Access to Lankan refugee camps restricted: UN
Humanitarian organisations have been barred from entering some Sri Lankan government-controlled camps that house thousands of civilians who fled heavy fighting between troops and the Tamil Tigers in the island's north, a UN official has said.world Updated: May 20, 2009 13:07 IST
Humanitarian organisations have been barred from entering some Sri Lankan government-controlled camps that house thousands of civilians who fled heavy fighting between troops and the Tamil Tigers in the island's north, a UN official has said.
"It is reported that access to some camps for internally displaced people within Sri Lanka has become restricted," Executive Director of the United Nations Children's Fund (Unicef) Ann M. Veneman said in a statement.
"Full and unimpeded humanitarian access must be ensured so that children and women can receive the assistance they so desperately need."
Though the government has declared victory over the Liberation Tigers of Tamil Eelam, civilians continue to arrive at the camps "sick, malnourished and some with untended wounds of war", said Veneman.
"By the end of this week, the number of internally displaced people in camps is expected to have grown to more than a quarter of a million people since late April."
With its partners, Unicef is currently providing millions of litres of water each day and rapidly constructing latrines and bathing facilities. In addition, Unicef has also provided hygiene kits, emergency health kits, cooking pots and temporary learning shelters to allow children to resume education, said the statement.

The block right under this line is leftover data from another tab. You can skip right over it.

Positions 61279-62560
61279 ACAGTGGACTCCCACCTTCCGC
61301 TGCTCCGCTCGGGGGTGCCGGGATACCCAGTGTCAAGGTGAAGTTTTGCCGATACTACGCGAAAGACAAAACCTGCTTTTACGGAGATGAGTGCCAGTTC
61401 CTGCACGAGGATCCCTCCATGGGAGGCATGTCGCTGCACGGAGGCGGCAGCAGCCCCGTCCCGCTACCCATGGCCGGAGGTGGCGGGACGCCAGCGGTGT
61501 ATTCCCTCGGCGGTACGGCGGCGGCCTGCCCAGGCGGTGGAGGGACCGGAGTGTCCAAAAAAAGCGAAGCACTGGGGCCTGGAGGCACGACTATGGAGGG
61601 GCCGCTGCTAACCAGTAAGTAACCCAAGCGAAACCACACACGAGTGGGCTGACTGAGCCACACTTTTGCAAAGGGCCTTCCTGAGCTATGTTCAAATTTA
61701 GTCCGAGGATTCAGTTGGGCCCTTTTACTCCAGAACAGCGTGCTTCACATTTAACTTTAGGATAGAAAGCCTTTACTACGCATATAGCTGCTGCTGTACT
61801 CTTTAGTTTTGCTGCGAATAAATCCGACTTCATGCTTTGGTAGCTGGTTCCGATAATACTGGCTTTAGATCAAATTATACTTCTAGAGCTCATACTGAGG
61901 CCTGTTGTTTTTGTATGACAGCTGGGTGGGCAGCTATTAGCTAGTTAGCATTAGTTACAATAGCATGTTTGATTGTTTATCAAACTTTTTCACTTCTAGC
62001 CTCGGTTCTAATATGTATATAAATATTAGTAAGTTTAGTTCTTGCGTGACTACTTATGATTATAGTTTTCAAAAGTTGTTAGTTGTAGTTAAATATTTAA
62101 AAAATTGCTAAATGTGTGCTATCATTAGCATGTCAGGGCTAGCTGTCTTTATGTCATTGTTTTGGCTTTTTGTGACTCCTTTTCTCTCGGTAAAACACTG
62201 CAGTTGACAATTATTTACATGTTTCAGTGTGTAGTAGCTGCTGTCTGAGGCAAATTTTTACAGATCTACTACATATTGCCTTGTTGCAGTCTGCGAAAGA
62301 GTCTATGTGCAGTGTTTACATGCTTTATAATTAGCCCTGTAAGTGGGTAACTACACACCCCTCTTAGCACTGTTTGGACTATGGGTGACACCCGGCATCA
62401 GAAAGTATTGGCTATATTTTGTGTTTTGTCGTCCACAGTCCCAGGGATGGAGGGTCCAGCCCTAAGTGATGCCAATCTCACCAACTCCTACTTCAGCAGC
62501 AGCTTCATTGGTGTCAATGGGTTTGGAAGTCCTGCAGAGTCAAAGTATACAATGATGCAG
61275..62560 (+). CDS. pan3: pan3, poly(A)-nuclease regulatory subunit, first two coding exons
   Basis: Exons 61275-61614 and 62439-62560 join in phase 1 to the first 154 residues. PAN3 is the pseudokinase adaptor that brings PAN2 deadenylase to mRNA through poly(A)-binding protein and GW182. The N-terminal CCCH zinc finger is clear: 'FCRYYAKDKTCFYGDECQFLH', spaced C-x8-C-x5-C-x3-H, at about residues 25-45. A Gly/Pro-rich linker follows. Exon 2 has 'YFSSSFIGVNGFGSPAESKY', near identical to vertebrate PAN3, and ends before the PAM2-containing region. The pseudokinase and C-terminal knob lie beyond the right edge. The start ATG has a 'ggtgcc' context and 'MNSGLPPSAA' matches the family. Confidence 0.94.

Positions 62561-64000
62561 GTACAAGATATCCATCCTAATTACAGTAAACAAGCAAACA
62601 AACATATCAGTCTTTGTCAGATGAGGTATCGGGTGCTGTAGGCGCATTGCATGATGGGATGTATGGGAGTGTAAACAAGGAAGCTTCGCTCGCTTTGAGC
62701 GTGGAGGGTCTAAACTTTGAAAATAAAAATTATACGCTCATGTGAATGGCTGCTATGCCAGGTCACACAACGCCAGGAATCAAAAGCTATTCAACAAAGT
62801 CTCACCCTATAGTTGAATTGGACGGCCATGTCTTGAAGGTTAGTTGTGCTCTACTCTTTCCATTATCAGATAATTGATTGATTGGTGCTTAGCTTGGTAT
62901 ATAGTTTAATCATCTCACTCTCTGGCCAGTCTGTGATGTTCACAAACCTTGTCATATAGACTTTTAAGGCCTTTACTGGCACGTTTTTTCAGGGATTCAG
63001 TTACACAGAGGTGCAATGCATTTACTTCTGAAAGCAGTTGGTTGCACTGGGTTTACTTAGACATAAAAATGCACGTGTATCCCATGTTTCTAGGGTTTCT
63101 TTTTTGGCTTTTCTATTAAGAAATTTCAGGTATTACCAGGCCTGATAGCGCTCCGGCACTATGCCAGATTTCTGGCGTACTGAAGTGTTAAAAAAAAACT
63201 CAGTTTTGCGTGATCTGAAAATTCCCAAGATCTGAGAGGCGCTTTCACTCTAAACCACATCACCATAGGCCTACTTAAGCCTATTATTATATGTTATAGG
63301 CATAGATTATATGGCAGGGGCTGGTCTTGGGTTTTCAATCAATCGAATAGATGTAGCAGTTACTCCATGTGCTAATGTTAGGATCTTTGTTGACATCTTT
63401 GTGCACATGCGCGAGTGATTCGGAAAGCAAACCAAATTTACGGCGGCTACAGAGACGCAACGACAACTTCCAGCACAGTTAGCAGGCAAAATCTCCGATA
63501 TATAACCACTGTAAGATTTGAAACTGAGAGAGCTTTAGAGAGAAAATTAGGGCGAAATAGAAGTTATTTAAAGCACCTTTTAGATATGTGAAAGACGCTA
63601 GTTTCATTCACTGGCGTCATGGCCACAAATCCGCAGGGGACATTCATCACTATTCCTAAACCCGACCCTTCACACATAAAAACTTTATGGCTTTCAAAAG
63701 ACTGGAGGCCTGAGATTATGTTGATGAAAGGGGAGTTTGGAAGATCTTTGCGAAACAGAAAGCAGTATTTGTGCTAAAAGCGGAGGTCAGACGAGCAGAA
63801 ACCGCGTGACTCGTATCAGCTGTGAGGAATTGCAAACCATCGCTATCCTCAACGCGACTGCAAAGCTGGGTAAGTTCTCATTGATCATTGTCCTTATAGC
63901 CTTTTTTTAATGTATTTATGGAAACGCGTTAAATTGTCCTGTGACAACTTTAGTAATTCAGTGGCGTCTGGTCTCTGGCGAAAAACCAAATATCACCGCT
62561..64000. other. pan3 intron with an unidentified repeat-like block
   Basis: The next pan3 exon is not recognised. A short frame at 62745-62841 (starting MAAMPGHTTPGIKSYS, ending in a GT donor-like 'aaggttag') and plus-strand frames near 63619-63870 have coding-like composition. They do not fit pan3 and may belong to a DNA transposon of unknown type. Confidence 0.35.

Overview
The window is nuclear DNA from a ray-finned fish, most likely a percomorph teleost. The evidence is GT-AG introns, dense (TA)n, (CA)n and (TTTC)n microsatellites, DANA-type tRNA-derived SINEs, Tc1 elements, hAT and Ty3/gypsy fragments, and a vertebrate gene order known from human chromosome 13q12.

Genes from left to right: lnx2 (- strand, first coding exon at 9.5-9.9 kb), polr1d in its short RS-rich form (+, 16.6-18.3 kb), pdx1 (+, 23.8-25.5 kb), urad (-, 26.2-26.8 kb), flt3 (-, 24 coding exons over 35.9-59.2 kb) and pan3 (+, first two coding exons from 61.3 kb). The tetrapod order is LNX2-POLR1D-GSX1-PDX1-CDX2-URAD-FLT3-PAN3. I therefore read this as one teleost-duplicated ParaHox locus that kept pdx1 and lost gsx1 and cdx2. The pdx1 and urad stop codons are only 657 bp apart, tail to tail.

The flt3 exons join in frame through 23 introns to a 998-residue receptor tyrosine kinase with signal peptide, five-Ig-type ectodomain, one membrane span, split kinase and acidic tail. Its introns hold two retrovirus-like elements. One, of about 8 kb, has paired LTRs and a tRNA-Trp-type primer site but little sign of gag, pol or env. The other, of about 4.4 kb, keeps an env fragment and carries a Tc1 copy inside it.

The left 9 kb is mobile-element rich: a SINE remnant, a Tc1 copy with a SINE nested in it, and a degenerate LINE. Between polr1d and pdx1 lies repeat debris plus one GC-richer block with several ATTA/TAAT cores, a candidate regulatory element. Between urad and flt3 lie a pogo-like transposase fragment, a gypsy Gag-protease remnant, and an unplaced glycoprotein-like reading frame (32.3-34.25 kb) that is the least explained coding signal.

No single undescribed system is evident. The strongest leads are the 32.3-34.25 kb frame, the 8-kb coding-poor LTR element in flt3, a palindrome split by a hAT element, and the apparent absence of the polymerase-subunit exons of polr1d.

On Tuesday, the Human Rights Council announced it will hold a special session May 25 to address the human rights situation in Sri Lanka.
"It is hoped that the holding of this special session will contribute towards the cause of peace," said Human Rights Council President Martin Ihoeghian Uhomoibhi in a statement.
On Monday, UN humanitarian chief John Holmes told reporters at New York UN headquarters that the conditions of the camps are "not ideal", nor are they "up to international standards". In particular, he said, the camp in Vavuniya is "very large", causing "overcrowding".
UN Secretary General Ban Ki-moon will visit Sri Lanka Friday to assess the humanitarian situation.
The Sri Lankan government Tuesday displayed the body of Tamil Tigers chief Velupillai Prabhakaran as Sri Lankan President Mahinda Rajapaksa formally announced the end of the dragging ethnic conflict and offered a political settlement acceptable to all communities.